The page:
Rediscover the magic of travel

Slow down, go local and seek advice

Simon Mustoe

Simon Mustoe

Writer, photographer and founder of Wildiaries

DeluxeLife's CEO, author and conservationist Simon Mustoe, talks about some of the ways travel has changed in recent years. And how we can all rediscover some of the lost magic by relearning how to travel and dispensing with bad habits we've created for ourselves in recent years. 

When I began to travel in the 1990s it was with a backpack, map, compass and a sense of adventure. I'd disappear into outback Madagascar or the steppes of Spain and Portugal with a ceramic water filter, binoculars and a drawing pad. One day we'd be riding camels around mud-brick fortresses during sandstorms in Pakistan, later we'd be living with foresters on the Himalayan snow line.   

I had all the time in the world.

The planet today is a different place. There is nowhere left to explore that can't be seen from Google Maps. The thrill of the unknown has somewhat disappeared. For many, the reward of taking a journey has been replaced by the need to know exactly what will happen.

Or at least that is what you may think. It doesn't have to be true though. Can you remember that travel used to be like this? Do you yearn to rediscover those lost rewards? 

Here are a selection of a few short films I've made over the last few years documenting some of my favourite places. For me, these represent some of the quintessential elements of travel. Going slow, placing trust in locals and allowing yourself to see the world through their eyes – a world they were destined to share with you and love everything about doing it. 

The planet feels a lot smaller these days. I coordinate travel in English with people from remote villages on WhatsApp. It's extraordinary how connected we've all become and it opens up a whole new  world of things to do safely and comfortably.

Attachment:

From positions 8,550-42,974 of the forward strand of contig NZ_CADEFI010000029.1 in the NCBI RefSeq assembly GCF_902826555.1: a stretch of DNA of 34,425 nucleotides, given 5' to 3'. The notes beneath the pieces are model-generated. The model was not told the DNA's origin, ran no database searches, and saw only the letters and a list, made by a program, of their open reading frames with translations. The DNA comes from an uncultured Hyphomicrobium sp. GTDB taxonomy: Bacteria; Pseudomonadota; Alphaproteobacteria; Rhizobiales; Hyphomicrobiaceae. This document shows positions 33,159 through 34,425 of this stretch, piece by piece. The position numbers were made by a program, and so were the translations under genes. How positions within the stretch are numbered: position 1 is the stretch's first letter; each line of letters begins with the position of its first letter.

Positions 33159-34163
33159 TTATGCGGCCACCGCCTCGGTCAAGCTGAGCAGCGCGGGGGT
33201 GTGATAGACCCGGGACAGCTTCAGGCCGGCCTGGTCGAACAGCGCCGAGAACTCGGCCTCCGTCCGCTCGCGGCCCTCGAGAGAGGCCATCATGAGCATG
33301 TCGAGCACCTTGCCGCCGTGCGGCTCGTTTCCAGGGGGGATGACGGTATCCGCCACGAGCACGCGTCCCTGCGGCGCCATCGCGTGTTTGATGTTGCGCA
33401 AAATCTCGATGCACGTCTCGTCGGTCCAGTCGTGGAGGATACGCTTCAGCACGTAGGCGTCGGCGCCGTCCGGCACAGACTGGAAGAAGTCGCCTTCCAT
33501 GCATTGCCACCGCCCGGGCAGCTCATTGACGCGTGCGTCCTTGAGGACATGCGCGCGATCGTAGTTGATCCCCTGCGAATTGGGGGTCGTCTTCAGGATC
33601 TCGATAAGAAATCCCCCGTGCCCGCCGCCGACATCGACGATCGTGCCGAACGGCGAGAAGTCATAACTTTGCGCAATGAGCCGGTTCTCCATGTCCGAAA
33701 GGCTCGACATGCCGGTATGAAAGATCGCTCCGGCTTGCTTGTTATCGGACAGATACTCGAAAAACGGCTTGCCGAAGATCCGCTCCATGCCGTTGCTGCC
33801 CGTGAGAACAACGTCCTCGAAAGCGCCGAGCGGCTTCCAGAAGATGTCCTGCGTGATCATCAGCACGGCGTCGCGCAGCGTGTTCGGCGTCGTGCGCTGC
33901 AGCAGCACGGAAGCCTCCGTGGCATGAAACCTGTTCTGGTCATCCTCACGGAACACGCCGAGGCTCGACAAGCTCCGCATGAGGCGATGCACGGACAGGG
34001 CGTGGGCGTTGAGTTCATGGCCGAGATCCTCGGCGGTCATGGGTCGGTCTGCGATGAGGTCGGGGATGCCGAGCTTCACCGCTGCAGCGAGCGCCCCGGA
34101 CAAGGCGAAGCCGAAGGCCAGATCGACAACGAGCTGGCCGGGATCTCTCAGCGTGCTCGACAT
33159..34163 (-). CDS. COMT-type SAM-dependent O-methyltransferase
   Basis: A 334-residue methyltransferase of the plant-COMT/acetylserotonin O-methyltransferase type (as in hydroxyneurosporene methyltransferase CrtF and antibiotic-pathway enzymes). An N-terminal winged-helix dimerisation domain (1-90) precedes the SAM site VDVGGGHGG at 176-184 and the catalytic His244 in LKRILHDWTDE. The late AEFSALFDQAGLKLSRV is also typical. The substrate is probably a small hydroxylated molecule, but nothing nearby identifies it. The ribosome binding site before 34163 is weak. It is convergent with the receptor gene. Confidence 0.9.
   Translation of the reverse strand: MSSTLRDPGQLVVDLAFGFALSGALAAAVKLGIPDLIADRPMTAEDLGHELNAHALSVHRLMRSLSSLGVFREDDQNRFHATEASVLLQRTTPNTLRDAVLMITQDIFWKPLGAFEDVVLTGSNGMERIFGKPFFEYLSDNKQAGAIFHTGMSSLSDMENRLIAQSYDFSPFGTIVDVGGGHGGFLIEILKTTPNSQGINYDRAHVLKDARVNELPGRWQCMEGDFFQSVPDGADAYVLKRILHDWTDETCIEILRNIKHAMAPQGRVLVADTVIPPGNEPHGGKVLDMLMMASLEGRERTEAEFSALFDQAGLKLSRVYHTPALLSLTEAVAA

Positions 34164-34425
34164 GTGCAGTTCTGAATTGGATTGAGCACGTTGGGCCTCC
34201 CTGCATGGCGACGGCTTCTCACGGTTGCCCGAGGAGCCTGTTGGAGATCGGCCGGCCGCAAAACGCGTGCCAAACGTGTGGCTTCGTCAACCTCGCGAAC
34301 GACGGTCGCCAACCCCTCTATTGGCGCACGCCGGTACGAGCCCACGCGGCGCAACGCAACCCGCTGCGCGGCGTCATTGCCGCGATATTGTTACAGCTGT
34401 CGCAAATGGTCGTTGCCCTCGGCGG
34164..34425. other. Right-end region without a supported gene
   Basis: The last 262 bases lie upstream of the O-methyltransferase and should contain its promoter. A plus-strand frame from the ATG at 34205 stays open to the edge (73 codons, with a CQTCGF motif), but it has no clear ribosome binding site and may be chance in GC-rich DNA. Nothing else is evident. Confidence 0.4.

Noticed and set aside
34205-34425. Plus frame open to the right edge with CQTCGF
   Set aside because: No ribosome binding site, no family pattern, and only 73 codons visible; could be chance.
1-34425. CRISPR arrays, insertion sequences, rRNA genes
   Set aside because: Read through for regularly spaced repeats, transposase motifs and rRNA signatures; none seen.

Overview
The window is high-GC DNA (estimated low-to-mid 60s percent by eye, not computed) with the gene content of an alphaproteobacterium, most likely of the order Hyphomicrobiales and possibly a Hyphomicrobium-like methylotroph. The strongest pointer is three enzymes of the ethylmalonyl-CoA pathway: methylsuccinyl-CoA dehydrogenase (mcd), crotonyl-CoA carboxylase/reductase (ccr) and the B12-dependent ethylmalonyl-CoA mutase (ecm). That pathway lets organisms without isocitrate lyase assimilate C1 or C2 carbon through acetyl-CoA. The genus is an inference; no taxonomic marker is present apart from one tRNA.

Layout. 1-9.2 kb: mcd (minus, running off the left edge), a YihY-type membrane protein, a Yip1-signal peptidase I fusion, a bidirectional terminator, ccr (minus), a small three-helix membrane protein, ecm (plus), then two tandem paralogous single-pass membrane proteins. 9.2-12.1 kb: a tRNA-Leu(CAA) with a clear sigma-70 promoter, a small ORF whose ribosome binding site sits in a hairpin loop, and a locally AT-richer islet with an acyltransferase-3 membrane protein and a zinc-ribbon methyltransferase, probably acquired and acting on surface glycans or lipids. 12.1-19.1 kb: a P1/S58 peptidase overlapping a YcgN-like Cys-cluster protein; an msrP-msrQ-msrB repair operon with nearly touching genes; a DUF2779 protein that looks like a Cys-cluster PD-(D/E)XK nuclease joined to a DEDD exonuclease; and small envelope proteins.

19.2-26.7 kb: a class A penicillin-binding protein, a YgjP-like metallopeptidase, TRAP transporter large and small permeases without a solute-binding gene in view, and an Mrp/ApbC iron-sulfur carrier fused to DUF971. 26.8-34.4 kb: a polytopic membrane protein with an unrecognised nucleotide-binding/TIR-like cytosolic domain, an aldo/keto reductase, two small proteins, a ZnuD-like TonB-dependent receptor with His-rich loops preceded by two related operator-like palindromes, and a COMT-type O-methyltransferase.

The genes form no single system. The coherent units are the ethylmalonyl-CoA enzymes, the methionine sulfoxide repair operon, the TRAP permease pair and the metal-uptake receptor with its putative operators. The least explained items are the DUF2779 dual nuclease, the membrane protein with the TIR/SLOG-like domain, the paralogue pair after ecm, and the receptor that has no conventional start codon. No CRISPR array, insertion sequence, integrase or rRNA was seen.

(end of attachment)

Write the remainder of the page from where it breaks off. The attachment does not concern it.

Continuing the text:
Building incredible journeys

To build your own incredible journeys means changing your behaviour. First, you can't plan this alone. You need to take advice from someone who cares. Second, you can't rush the planning. 

Thirty years has passed since my heady days of remote adventure. These days I prefer a bit of personal comfort but despite having less time, I still seek slower journeys. They say, as you get older, the days become compressed and life speeds up. So, why would you want to rush the remaining time you have on this amazing planet?

The key is always in slowing down – watch a turtle coming down the beach after laying, an animal that's been around for millions of years, and you'll understand why.

The unhealthy side of bucket lists 

Since COVID, there has been a deluge of travellers eager to quench their thirst for bucket-trip experiences. The travel market's main players have capitalised on this. They've doubled prices and everyone is trying to cram in as much as possible in the name of 'value.'

I have a particular interest in eastern Indonesia. Life is simply too short to see it all so I go back twice a year. 

The standard expedition cruises advertised online for this region have pivoted away from the experience. The ships have become the destination instead. Floating hotels with bars and restaurants have replaced on-the-ground experiences.